When Facebook paid $18 billion to buy WhatsApp, the tech world was astonished. Sure, WhatsApp was already a big chat app by then, but that’s a whole lot of money. Slowly but surely, it’s becoming obvious that Facebook knew exactly what it was doing.
The rapid strides taken by WhatsApp in adding users and keeping them hooked has no match. According to Google Trends, it’s the fastest growing social network. And make no mistake, while this is primarily an instant messaging app, it is doing the same things that certain social networks do.
The biggest among them is Twitter. Yes, everyone needs Twitter in their lives, but WhatsApp is filling the void of Twitter for many. And that is reason enough for Twitter to be scared of WhatsApp. But there’s more to it than that.
WhatsApp and Chat Apps Are Bigger
Twitter officially has 310 million active users monthly. That’s a huge number for any startup. But WhatsApp has already passed one billion monthly active users, and is growing at a faster rate than Twitter. There is no question about which direction the wind is blowing.
A recent messaging app analysis by Business Insider found that messaging apps (with WhatsApp leading the way) have grown more than social networks have. A senior researcher at research analysis firm IDC said there is a growing consensus that Twitter’s decline is due to the increase of users—especially younger ones—in WhatsApp.
“Messaging is one of the few things that people do more than social networking.”
—Mark Zuckerberg, CEO and Founder, Facebook
Why Twitter Is Facing Problems
People use Twitter mainly because of its speed and outreach. It has become the place to go to when you want to find breaking news or updates. And the number of voices you hear from are diverse and varied.
However, this also leads to an information overload at other times. The constantly updating timeline can be overwhelming for many people.
— MissWunderbar (@MsWunderbar) May 20, 2016
Then there was the whole thing about Twitter going beyond 140 characters. Again, users weren’t asking for this, but it’s a move Twitter felt compelled to make in their own wisdom.
Whichever way you look at it, the numbers don’t lie: Twitter is shrinking.
How WhatsApp Is Hitting Twitter
Where Twitter seems to be trying to fix problems that don’t exist, WhatsApp has been continuously adding new features users want. By listening to its community, it has added desktop clients for Windows and Mac, voice calls, chat backups, and other neat features.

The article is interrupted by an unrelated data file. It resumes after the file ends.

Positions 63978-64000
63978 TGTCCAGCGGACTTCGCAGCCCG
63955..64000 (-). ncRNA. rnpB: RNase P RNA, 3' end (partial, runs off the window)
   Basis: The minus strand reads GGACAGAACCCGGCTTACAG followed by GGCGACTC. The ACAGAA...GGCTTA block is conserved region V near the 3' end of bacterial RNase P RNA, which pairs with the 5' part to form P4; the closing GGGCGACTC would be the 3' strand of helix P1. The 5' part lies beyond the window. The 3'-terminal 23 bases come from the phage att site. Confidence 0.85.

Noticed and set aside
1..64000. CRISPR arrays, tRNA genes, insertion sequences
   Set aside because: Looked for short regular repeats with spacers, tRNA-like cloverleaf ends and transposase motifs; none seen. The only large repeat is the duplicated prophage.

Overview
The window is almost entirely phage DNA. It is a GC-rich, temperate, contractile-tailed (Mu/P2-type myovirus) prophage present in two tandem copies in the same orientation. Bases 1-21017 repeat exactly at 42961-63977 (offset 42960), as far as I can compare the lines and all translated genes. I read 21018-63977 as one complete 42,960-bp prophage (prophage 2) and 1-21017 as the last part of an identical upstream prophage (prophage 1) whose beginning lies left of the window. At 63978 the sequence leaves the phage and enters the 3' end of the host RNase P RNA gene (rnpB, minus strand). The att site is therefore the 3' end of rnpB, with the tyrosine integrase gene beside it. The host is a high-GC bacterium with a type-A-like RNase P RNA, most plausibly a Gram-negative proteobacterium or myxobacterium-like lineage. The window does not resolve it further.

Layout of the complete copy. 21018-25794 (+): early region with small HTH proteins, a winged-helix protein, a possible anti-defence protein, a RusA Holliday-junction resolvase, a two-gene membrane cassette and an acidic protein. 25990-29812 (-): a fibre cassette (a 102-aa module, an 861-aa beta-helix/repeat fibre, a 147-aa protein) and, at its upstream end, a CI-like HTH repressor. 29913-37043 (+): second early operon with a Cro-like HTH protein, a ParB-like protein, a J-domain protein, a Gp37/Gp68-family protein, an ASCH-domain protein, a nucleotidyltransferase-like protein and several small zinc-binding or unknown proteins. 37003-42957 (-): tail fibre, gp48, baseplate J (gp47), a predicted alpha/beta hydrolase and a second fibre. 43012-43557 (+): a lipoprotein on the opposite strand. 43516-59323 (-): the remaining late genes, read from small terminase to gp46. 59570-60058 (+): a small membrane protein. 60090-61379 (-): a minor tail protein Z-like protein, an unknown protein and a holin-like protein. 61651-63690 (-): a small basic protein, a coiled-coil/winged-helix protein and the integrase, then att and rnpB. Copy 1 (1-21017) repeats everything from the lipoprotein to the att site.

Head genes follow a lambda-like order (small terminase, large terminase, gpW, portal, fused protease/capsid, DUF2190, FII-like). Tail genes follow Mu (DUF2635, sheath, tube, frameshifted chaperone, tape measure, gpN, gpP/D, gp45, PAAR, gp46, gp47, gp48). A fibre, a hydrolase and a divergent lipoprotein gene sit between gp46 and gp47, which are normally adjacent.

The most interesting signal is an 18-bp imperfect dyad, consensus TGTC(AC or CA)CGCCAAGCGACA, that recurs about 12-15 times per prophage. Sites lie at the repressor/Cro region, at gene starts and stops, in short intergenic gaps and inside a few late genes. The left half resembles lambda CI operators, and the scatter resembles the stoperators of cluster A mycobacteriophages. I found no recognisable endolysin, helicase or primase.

Much like Twitter, WhatsApp now also provides people with the updates they want. Companies and media houses are making WhatsApp-based services for news broadcasts and updates, giving you everything from health information to job alerts.
And then there’s reaching companies. You can complain about bad service on Twitter, but that starts a public blame-game, which might not be useful or your style. Companies are also trying WhatsApp for customer service, and it works well.
The Non-English Factor
There has always been a certain type of elitism on Twitter that is unwelcoming of bad English. Accounts like Grammar Police have a huge following.
You can create an entire point about your argument & dickheads will ignore what you've said to correct "It's you're not your"
— Hibby (@Adolfhibsta) June 22, 2016
There is a lot of public shaming on Twitter about trivial matters, especially in a world of touchscreen autocorrect mistakes. WhatsApp, on the other hand, has had the opposite effect.
Non-native english speakers are building confidence and learning to use the language. In India, there are teachers and students learning English through WhatsApp. Heck, a young Indian cricketer publicly credited WhatsApp for becoming more confident while speaking English.
My Personal Experience
I’m an avid Twitter user and an avid WhatsApp user. In the past year, I have noticed a visible decrease in the time it takes for a news event I see on Twitter and for someone to relay that on a WhatsApp group.
Twitter’s news-centric approach is not setting it apart unless you’re an information junkie, because there are enough curators and relayers of news now. When a celebrity tweets about something important, it circulates quickly on all types of Internet media, not just on Twitter.
My parents both use WhatsApp extensively, but never Twitter. I have friends and family who are buying phones for their help purely because WhatsApp is considered a necessity for a working person. WhatsApp has people of diverse age groups, social groups, incomes, and tastes using it regularly. Meanwhile Twitter is almost like a game of six degrees of separation, only it stops at three degrees every time.
Can WhatsApp Replace Twitter?
While Twitter should be afraid of WhatsApp’s rapid rise, I do believe both have their own audiences and cater to different needs. In my opinion, WhatsApp won’t replace Twitter, but it is likely to take a huge chunk of Twitter’s existing users who aren’t it in for news and timely updates.
But that’s just my two cents. What do you think? Can WhatsApp replace Twitter? Have you ended up uninstalling Twitter and find some sort of chat app to be a better way to stay in touch with your friends and family?